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Malmstrom's €6.1B Brexit threat; Lighthizer's open door to a steel deal

The Supply Chain Daily provides a curated overview of Panjiva's research and insights covering global trade policy, the logistics sector and industrial supply chains.

Malmstrom's €6.1B Brexit threat hits autos, apparel hardest
EU Trade Commissioner Cecilia Malmstrom has stated that tariffs will be applied to U.K. exports "from Day 1 if there is a hard Brexit" and some will be "very high." The EU accounted for 48.8% of British exports in 2018 with no duties applied. In the event of a no-deal Brexit, and until a trade deal is signed between the two, British exports may be subject to duties at the EU's World Trade Organization rates.

On the basis of the WTO tariffs and EU data for 2017 exports from the U.K. to the bloc, a no-deal Brexit could lead to €6.06 billion in duties being applied to British exports to the EU.

The largest product group is autos, which would face a 10% average rate and €1.52 billion of duties for exporters including BMW and Honda Motor Co. Ltd. The next largest group is apparel and footwear, with duties of 862 million at a 12% rate, followed by jet engines with 217 million. The latter is only equivalent to a 2.7% tariff rate, though Rolls-Royce Holdings PLC and Airbus SE face supply chain complications aside from tariffs.

(Panjiva Research - Policy)

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Lighthizer's open door to a steel deal could unlock a USMCA deal
U.S. Trade Representative Robert Lighthizer has indicated a deal could be agreed shortly to cut section 232 metals duties on exports from Mexico and Canada. The agreement would likely take the form of quotas rather than tariffs. That, in turn, could unlock the potential for ratification of the U.S.-Mexico-Canada Agreement, particularly if it was adapted to include the quotas.

The tariffs have proven to be little deterrent to Mexican steel and aluminum exporters. There was a 16.0% year-over-year increase in Mexican exports to the U.S. in the fourth quarter of 2018 and by 10.1% in January. Tenaris SA and ArcelorMittal increased their deliveries in January by 44.4% and 12.2%, respectively, while Ternium SA reduced its shipments. Any sign of a quota deal could lead to an acceleration of exports to the U.S. in the near term.

(Panjiva Research - Metals & Mining)

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Everglades dries up as US port activity slows
U.S. port activity slipped in February with total containerized freight imports falling 3.4% year over year due to reduced shipments from China and Europe. The Port of Long Beach recorded the fastest decline among the major ports with a 15.3% drop, from a 0.5% decrease in the prior three months on average. By contrast, the Port Authority of NY/NJ's volumes increased 8.3% year over year in February as congestion issues were brought under control.

Port Everglades was the worst-performing second tier port after a 22.8% year-over-year slump in volumes in February. Use of the port by MSC Mediterranean Shipping Co. SA and A.P. Møller - Mærsk A/S fell 50.3% while Crowley Maritime Corp.'s traffic fell 40.2%. The three shipping lines together accounted for 60.4% of Port Everglades' volumes in 2018. Port Everglades may lose out further to Tampa and Jacksonville, which are bringing on new services and investing heavily in growth, respectively.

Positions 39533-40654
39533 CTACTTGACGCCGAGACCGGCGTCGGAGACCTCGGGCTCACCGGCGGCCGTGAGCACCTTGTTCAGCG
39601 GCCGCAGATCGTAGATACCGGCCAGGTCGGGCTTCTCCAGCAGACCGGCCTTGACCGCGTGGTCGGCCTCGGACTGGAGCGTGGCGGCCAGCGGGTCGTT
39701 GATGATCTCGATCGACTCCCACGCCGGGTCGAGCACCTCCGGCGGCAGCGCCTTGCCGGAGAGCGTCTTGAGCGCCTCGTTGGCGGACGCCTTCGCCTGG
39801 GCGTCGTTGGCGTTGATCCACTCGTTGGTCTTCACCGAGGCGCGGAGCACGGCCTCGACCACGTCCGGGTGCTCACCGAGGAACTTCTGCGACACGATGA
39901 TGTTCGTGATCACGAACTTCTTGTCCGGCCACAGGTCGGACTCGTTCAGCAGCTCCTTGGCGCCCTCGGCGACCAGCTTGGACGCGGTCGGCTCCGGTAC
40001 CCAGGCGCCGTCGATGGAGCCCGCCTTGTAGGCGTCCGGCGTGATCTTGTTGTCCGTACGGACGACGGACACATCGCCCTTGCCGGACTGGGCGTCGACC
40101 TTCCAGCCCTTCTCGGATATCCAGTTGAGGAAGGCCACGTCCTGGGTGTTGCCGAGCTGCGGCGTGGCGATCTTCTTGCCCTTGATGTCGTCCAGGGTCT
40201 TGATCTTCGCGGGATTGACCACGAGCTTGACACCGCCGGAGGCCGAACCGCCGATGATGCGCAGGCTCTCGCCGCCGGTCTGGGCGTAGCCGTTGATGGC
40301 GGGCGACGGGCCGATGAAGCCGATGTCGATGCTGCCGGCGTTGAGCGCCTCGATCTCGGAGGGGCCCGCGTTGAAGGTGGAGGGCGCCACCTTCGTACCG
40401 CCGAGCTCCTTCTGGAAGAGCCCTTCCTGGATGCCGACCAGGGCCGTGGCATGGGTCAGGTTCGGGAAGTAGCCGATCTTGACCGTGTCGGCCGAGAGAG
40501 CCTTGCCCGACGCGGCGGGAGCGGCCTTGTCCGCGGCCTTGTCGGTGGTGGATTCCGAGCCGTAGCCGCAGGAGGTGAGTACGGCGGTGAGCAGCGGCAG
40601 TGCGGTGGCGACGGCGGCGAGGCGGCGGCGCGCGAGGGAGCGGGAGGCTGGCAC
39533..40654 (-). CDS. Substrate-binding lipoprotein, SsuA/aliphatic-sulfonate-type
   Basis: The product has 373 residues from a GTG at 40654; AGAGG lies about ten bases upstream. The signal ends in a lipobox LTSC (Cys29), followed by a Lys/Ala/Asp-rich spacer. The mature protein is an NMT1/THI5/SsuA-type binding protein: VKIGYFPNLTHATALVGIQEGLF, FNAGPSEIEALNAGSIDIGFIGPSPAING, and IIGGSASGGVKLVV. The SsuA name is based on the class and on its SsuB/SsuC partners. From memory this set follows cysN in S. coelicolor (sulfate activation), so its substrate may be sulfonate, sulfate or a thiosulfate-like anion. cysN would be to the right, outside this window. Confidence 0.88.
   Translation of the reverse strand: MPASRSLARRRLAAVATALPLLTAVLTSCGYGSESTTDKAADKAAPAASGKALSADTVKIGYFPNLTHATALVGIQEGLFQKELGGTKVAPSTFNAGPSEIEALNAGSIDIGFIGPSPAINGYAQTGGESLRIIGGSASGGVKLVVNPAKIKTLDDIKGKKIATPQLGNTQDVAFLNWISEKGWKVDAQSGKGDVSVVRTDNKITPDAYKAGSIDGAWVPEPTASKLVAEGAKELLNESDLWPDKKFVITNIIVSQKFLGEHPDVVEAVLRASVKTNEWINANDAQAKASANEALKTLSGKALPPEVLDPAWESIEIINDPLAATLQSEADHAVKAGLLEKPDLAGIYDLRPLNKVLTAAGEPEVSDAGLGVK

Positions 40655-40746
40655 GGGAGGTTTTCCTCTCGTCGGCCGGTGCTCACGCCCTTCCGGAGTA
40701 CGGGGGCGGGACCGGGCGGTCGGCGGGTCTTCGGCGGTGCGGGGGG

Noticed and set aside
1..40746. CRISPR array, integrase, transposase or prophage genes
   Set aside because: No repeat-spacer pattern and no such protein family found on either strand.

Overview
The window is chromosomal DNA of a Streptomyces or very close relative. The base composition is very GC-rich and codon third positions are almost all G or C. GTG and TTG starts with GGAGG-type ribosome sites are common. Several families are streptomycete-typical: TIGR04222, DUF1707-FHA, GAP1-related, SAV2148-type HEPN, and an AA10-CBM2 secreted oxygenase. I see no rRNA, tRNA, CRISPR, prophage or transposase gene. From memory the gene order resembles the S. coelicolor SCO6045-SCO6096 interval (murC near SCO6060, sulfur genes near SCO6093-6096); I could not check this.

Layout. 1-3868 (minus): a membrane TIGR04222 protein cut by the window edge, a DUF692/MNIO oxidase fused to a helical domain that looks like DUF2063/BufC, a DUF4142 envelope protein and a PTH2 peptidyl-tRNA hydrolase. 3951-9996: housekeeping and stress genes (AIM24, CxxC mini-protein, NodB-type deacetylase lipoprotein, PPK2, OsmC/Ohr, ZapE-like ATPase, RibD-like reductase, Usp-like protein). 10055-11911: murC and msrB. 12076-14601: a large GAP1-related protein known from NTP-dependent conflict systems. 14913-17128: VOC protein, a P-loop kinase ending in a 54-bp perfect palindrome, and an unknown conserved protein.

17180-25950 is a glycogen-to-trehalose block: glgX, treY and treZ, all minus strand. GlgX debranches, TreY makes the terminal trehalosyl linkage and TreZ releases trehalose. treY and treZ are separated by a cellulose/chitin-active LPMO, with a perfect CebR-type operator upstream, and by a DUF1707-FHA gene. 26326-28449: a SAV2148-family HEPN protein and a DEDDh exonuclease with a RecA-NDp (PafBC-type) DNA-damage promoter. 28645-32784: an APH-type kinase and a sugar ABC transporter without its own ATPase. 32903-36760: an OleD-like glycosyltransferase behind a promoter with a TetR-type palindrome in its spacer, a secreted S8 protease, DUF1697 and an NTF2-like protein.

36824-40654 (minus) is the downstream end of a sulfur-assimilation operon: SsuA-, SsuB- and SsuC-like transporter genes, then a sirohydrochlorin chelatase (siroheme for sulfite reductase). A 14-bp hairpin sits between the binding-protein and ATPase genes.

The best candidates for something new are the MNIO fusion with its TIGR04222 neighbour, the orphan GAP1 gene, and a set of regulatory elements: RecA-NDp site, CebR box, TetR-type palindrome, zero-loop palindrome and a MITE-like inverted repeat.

(Panjiva Research - Logistics)

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Panama Canal shrugs off Trans-Pacific shipping slowdown
Shipping activity through the Panama Canal grew 2.2% year over year in February, with an increase in shipments of the large Neopanamax vessels increasing 6.8%. The marked slowdown in U.S. imports in February does not appear to have had an impact on the Canal's operations yet. While U.S. imports from the largest eight Asian exporting markets fell 6.6% in February, shipments to ports east of the Canal increased 1.2%. Growth in shipments to the East Coast ports has outpaced that to the west in nine of the past 12 months. That indicates shipping lines are continuing to take advantage of the shorter delivery times enabled by the Canal.

(Panjiva Research - Logistics)

Nissan terminates Infiniti production in the UK
Nissan Motor Co. Ltd. will terminate production of its Infiniti range in the U.K. following disappointing sales of the brand in Europe. That comes amid a wider decline in U.K. automotive exports to the EU that saw a 6.7% year-over-year drop in shipments in the 12 months to Nov. 30, 2018. At the powertrain level, that was led by a 27.5% slump in diesel-powered vehicles. Nissan will presumably also restructure its global supply chain to replace Infiniti vehicles shipped to the U.S. from the U.K. Shipments of such vehicles had already fallen by 27.2% year over year in 2018.

(Panjiva Research - Autos)

Christopher Rogers is a senior researcher at Panjiva, which is part of S&P Global Market Intelligence. This content does not constitute investment advice, and the views and opinions expressed in this piece are those of the author and do not necessarily represent the views of S&P Global Market Intelligence.

The Supply Chain Daily has an editorial deadline of 7:30 a.m. ET. Some external links may require a subscription. Links are current at the time of publication. S&P Global Market Intelligence is not responsible if those links are unavailable later.